2.4 State of the art of high throughput RS codes . . . 22

3.1 Multipliers Synthesized using TSMC 40nm Library at 400 MHz and VDD = 0.81V . . . 28

3.2 Solution Table for y-d Pairs . . . 35

3.3 Implementation results of RS(208,204) . . . 43

4.1 Implementation Results of PRS(208,204) . . . 51


Chapter 1


1.1 Objectives of the Thesis

The goal of this thesis is to investigate the possibility of finding a Reed-Solomon (RS) based product decoding scheme in order to satisfy current demands of fiber optical communication. If necessary, new decoder algorithm and architecture will be developed. The developed RS decoder will be coded using Very High-Speed Integrated Circuit Hardware Description Language (VHDL) and its implementa- tion will be carried out using the Taiwan Semiconductor Manufacturing Company (TSMC) 28nm library synthesized by Genus tool of Cadence. Our performance criteria is as follows:

ˆ Throughput, higher than 1 Tb/s

ˆ Coding gain, higher than 9dB at 10−15 bit error rate (BER) compared to uncoded transmission

ˆ Power consumption, lower than 20 Watts

ˆ Area consumption, lower than 40 mm2


1.2 Work Done

First, we have developed RS(208,204) decoder with the purpose of using it as a component code for the product architecture. It is a rather unconventional design for Reed-Solomon decoders as it has an error correction capability of only two symbols. Such decoder would not be used as a stand-alone decoder due to its low error correction capability. On the other hand, it has a very low complexity. By taking advantage of the low complexity of the RS(208,204), we have developed product RS(208,204) (PRS(208,204)) by using RS(208,204) as building blocks.

The main output of this thesis is PRS(208,204), iteratively working RS(208,204) in product structure. Thanks to the very low implementation com- plexity of RS(208,204), it is possible to use multiple RS(208,204) decoders in par- allel, in series or in this case both. Moreover, this product RS code is designed with the purpose of concatenating it with another forward error correction (FEC) code: polar code. Therefore, given that an efficient concatenation scheme is cho- sen, it could provide very high coding gain as well as very high throughput. In this thesis, a polar decoder is chosen as an inner decoder and a Reed-Solomon based decoder with product architecture is chosen as an outer decoder. Transmis- sion and reception chain is shown in Figure 1.1. This concatenated decoder puts out 1.040 Tb/s net throughput while achieving 11.5 dB coding gain at 10−15BER compared to uncoded transmission [1]. This thesis focuses on the implementation of the outer decoder, namely, the product Reed-Solomon (PRS) decoder.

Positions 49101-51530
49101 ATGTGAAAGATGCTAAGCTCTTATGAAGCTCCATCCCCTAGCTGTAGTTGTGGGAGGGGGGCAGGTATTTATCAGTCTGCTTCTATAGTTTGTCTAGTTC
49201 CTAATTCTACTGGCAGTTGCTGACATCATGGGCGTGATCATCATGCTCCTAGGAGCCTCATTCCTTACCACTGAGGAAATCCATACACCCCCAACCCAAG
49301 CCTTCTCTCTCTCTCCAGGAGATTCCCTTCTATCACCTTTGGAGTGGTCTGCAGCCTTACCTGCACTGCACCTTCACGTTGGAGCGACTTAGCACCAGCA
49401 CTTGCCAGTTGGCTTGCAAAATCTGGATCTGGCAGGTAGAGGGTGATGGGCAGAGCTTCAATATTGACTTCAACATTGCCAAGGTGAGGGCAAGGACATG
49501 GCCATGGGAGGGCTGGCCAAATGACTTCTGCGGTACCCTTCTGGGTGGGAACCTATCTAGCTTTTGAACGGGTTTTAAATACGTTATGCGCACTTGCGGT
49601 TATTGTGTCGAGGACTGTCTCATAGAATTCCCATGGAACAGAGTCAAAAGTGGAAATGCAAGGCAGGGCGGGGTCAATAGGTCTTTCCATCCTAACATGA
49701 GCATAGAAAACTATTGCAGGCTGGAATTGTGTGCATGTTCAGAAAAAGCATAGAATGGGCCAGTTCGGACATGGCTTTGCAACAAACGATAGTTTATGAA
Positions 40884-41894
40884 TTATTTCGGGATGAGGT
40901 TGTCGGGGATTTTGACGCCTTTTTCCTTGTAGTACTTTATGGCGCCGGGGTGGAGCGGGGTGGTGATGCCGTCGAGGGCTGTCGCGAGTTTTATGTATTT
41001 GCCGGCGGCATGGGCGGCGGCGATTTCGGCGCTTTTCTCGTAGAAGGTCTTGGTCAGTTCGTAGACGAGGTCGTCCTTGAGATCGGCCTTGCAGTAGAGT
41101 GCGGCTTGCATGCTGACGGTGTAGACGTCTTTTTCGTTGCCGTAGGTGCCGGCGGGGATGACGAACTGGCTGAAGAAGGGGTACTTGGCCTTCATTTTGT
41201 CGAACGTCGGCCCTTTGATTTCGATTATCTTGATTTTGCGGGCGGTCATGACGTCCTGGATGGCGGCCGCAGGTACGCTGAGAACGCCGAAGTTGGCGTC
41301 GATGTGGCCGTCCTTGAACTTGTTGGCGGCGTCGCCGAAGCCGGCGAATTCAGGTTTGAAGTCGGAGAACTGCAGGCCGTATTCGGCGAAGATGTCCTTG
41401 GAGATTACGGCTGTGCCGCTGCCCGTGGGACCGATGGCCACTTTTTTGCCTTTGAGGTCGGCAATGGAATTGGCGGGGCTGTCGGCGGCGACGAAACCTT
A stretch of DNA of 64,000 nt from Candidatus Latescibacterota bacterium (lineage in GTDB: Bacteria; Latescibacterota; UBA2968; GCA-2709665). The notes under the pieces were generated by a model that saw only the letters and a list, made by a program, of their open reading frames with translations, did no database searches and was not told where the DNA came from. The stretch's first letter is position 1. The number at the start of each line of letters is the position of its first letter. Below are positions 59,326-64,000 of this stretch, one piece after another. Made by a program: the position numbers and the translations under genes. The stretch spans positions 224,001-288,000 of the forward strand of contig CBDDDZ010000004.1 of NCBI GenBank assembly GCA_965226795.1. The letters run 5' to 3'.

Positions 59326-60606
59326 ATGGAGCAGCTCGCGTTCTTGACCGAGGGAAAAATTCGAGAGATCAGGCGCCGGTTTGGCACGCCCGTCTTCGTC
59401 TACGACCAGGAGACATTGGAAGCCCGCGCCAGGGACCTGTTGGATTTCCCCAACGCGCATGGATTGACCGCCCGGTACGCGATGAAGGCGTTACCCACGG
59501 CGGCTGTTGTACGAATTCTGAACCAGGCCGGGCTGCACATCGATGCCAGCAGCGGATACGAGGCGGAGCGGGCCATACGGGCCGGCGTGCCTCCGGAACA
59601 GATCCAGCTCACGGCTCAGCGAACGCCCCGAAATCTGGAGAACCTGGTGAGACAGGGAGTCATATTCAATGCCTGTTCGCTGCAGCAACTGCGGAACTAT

Implementation of the PRS(208,204) is carried out on ASIC, using the 28 nm technology of TSMC. The design of PRS(208,204) is carried out using the bottom to top methodology. First, multiplier circuits using the Karatsuba Algorithm is designed and implemented. A special methodology is developed to reduce the complexity of the multiplier unit when one of the multipliers is constant. Folded structure is used for syndrome calculation and inversionless Berlekamp-Massey algorithm is used for the calculation of error locator polynomial. In order to solve the error locator polynomial, novel approach is developed where we solve the equation by taking advantage of its low degree. Error locations are calculated


Figure 1.1: Transmit and receiver chain

using the Forney algorithm. Several correction methods are developed to check correctness of decoding process of reached codeword, which is different from the regular RS decoders. Using RS(208,204) as a building block, PRS(208,204) is implemented. PRS(208,204) can provide more than 1 Tb/s throughput while consuming around 6.24 W power and fitting into 13.34 mm2 area.

1.3 Organization of the Thesis

This thesis is organized as follows. Chapter 2 presents a review of Reed Solomon codes and explains the mathematics behind it. Then shows the place of Reed- Solomon codes in the standards and literature. Chapter 3 explains the design process of RS(208,204), presents the algorithms, architecture and implementa- tion result of RS(208,204). Chapter 4, shows the design of PRS(208,204) and presents the implementation results. Chapter 5 concludes the thesis with a brief explanation of the results and our comments on them.

Produd RS Encoder

Produd RS Decoder


De rıterleave r

Polar Encoder

Polar Oecoder


Chapter 2

Review of Reed-Solomon Codes

Reed-Solomon (RS) codes are class of forward error correcting (FEC) codes that are developed by Irving Reed and Gus Solomon in 1960 [2]. They are subset of the Bose-Chaudhuri-Hocquenghem (BCH) [3] codes. RS codes have various application areas such as storage devices, satellite communications, digital tele- vision broadcast, wireless communications, QR codes etc. In Section 2.1, the properties and behavior of RS codes are presented. In Section 2.2, Galois Fields and their properties are explained. In Section 2.3, the encoder of RS codes and in Section 2.4 RS decoder and its historical development are presented. In Section 2.5, some of the standards that are using RS codes and in Section 2.6, literature survey of Reed-Solomon codes with high throughput are presented.

2.1 What are Reed-Solomon Codes?

RS codes are linear non-binary cyclic block codes that are mapped on m dimen- sional vector space. A RS code can be specified as RS(n,k). ‘k’ shows the number of m-bit data symbols which are to be encoded. These symbols represent the co- efficients of a (k-1)th order polynomial in Galois Field (2m) (GF(2m)). In order to encode ‘k’ symbols, they are multiplied with the generator polynomial. ‘n’


shows the number of m-bit symbols in an encoded block. Encoded symbols also represent the coefficients of a (n-1)th order polynomial in GF(2m).